Sukumar’s Rangasthalam had A-list cast and crew members. From the 80s setting to Chandrabose’s beautiful poetry in the form of lyrics, and, from Jagapati Babu’s evil grunts to Ram Charan’s joyous outbursts, everything was perfect. Though, the highly energetic number, ‘Jigelu Rani,’ felt like an extra item in the overall scheme of things, it’ll be remembered as one of Devi Sri Prasad’s finest songs.
And not-so-surprisingly, the climax, where Chitti Babu (Charan) patiently waits for Dakshina Murthy (Prakash Raj) to recover only to kill him later for getting his brother (Aadhi Pinisetty as Chitti Babu) murdered, was a punch at the honour killings in India. Sukumar showed us the dangers of brahminical patriarchy in just one spectacular segment. No other Telugu film has managed to do this in the recent years.
From starring in a forgettable role in Panja to headlining breath-taking thrillers, like Kshanam and Goodachari, Adivi Sesh has come a long way. His writing skills help him greatly as he pens stories for his films.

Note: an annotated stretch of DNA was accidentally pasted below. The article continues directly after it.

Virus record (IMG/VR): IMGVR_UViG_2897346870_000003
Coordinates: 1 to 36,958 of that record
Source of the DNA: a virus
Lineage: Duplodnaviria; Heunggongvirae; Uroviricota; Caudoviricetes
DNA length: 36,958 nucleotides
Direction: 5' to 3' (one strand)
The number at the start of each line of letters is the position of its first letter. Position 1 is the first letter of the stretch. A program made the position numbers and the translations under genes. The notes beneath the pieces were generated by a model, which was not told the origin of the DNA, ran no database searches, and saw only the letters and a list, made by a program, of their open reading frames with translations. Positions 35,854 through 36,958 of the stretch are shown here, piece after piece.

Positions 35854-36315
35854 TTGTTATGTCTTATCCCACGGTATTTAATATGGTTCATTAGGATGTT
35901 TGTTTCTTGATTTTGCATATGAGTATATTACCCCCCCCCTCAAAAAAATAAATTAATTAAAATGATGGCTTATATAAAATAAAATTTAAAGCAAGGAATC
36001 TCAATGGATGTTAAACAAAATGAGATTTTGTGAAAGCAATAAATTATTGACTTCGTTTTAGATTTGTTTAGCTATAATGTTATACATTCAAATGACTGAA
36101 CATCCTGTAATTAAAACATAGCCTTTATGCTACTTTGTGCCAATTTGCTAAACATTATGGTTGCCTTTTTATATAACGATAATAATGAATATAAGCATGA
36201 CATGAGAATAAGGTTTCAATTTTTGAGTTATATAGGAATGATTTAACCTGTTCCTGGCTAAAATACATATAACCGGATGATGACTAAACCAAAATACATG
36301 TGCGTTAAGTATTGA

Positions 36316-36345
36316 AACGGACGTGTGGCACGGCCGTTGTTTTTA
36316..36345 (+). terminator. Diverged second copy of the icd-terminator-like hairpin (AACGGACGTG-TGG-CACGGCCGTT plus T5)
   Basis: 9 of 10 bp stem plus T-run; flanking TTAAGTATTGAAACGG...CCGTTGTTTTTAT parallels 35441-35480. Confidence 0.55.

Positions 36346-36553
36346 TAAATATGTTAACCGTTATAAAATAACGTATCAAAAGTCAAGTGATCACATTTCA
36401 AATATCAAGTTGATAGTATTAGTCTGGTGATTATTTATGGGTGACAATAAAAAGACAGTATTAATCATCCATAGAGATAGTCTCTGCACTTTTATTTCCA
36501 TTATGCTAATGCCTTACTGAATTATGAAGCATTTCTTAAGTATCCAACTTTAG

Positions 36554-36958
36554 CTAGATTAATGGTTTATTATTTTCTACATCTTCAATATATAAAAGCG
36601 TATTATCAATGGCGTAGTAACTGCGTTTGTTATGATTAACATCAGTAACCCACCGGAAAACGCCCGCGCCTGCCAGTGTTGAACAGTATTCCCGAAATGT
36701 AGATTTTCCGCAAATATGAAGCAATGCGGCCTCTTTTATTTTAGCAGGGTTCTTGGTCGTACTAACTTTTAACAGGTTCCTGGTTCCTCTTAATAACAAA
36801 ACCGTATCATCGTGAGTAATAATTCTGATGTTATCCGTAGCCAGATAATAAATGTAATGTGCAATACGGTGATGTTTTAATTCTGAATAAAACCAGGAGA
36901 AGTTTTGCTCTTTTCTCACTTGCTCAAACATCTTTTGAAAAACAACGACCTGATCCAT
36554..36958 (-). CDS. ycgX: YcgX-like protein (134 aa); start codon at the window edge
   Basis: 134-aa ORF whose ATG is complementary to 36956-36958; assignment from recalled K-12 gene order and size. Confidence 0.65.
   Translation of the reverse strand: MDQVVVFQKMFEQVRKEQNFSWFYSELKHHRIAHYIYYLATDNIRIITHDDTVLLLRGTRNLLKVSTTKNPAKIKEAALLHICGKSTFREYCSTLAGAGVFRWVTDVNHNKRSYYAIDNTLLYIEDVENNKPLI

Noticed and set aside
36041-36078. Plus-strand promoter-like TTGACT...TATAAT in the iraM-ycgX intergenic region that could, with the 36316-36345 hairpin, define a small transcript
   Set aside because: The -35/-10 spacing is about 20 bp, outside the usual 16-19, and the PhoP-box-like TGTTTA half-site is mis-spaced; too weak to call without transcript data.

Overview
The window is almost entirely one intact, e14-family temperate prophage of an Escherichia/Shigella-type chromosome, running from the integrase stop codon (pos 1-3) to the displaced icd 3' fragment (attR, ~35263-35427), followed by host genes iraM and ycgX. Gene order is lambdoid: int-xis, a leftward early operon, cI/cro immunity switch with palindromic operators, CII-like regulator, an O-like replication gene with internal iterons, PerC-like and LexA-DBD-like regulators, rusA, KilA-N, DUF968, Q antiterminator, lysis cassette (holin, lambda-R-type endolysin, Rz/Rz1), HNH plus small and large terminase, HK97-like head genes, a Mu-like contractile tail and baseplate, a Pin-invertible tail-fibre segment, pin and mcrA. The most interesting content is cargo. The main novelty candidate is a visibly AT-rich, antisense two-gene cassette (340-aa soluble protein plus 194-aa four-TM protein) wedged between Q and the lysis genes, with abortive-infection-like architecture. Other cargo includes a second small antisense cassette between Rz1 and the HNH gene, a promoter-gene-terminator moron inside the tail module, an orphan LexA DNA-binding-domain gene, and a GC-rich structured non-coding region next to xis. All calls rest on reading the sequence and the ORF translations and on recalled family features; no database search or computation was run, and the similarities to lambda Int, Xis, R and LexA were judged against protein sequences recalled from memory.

Goodachari, directed by Sashi Kiran Tikka, uses the supporting actors brilliantly. Every character in this film wears a mask and the most important twists that hold such thrillers together are well-written and executed. The movie is definitely inspired by countless Hollywood noirs, but Sesh makes sure that his kicks land in the right places. Also, Sobhita Dhulipala’s sassy portrayal of a terrorist is commendable. All the actors in this movie approach the layers in their characters with charisma.